An Interesting Though Heavy Read
Members of a dying race of centaurs return to Earth in the hopes that humanity can help save the last vestige of their civilization—an infant centaur... the last of her race.
Darling’s novel is imaginative and creative, presenting a centaur world wholly fabricated from the ground up, with strong characters and a plot line that doesn’t seem to borrow from any Fantasy story I’ve ever read… And, I’ve read quite a few. The idea of a doomed and dying centaur civilization that is desperate to save its last remaining member is quite compelling, and the author successfully captures the anguish, desperation, and fear of her main character, Ieang, as the pressure on him mounts and he struggles to safeguard the infant he has been charged to protect. There are, however, some issues with this novel that caused me to have second thoughts about whether or not I wanted to keep moving forward with this story, but I’m glad I stuck with my policy to always read the entire book.
The story’s entire first quarter—the portion of a book that initially captures a reader and ensures they’ll more than likely finish a read—would have greatly benefitted from another perspective, either in the form of author’s notations within the text or, since the story is told in the third-person anyway, a human’s viewpoint. With the primary quarter of “Trust” written solely from the viewpoint of the centaurs and their limited understanding of human culture, the descriptions of items and events in this tale once the centaurs migrate to Earth are so obscure, undefined, and one-sided that it’s oftentimes impossible for a reader to determine what a particular object is or what’s happening.
“Trust” is severely hampered by an ample lack of clarity and definition, and although Darling sets up her religious, societal, and cultural mores of this equine civilization in her Preface, she misses the mark in carrying forward a basic understanding of her plot line as well as her characters’ sensations, experiences, and reasoning. Although, a language and pronunciation guide does precede this story, and there is a brief explanation of the historical, cultural, theological, and societal aspects of the unique civilization she has created in her Preface, the storyline itself does not redefine or expand on these issues until a good quarter of the way through the book. “Trust” is, therefore, muddled by the author assuming her audience will see things through the eyes of her centaurs, and without further explanations or referrals, readers may find this a tough read to swallow. Truly great Fantasy takes the reader into an alternate world by immersing them in its culture by familiarizing them with its society and terminology.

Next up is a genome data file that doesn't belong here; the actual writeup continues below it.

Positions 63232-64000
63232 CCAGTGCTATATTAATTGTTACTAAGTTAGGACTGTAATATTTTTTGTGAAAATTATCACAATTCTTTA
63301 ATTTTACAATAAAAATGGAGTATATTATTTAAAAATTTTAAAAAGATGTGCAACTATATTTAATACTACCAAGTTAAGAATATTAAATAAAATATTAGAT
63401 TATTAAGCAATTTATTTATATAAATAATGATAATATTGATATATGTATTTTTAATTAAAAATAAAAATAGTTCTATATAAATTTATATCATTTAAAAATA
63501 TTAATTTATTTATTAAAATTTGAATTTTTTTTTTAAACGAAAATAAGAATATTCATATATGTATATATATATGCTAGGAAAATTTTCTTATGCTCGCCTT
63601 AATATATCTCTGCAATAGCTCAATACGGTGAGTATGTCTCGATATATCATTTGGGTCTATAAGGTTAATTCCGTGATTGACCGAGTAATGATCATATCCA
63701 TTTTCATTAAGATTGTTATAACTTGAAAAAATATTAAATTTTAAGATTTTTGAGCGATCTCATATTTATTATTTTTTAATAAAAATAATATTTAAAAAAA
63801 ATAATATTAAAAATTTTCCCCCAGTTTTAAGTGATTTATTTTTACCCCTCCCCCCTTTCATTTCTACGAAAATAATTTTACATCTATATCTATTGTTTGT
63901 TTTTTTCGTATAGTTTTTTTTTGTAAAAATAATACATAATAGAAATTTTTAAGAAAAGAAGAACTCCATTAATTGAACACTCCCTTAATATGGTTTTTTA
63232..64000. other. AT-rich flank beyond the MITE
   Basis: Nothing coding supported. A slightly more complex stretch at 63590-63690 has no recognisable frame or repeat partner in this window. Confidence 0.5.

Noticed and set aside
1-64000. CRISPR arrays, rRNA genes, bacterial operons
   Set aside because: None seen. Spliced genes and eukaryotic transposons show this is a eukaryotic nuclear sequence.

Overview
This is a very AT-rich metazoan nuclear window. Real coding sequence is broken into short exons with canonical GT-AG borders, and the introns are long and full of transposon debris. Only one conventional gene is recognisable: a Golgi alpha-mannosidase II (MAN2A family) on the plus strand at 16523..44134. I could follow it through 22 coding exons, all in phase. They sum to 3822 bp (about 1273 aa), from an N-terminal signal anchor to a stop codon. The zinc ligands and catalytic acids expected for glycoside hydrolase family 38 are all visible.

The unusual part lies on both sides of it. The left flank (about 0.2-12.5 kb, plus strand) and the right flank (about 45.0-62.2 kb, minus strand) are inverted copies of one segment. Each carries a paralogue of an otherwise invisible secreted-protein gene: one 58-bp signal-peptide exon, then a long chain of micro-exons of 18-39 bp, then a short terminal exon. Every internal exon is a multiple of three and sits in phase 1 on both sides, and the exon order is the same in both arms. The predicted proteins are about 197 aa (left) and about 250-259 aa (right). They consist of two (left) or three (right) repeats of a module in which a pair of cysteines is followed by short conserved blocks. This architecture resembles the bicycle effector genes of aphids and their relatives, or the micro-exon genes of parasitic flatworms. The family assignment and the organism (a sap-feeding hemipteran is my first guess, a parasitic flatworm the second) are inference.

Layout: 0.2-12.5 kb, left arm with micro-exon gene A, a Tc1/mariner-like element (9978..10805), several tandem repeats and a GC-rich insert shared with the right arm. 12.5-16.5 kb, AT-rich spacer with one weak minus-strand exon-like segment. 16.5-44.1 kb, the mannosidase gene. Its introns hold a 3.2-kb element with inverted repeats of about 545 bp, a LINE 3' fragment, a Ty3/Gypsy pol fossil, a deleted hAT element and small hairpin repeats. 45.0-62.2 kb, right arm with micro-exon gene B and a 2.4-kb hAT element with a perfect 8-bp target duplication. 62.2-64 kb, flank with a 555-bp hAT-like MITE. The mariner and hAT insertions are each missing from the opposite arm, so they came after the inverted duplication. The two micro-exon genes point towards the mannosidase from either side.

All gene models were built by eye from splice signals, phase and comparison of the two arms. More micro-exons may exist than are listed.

Fortunately, Darling’s tale takes a turn for the better about 30% of the way into the story, giving readers a chance to reinterpret, backtrack, and catch up with past events when the humans and centaur finally begin to communicate more freely, rehash past events, and come to an understanding of each other’s language, culture, and expectations. Any reader who has made it through the book up until this point will find a worthwhile story that addresses life-changes, survival, domestic abuse, alcoholism, trust, and friendship.
Note: Amazon defines a 3-Star rating as “It was ok”. A 3-Star rating is a neutral rating—It means a book (or product, to be more general) is, in the reader’s eyes, adequate—This is how I rated this story due to the issues cited in my review. In essence, Amazon review ratings are subjective and express a reader’s personal taste and opinion about a book or product—One which is formulated by an individual and may or may not necessarily represent another reader’s opinion. In the end, whether a one agrees with my rating of this item or not, I highly encourage you to either mark my review as helpful or leave your own review.
Find “Trust (Children of Chiron Book 1)” by Tabitha Darling on Amazon & Kindle here.
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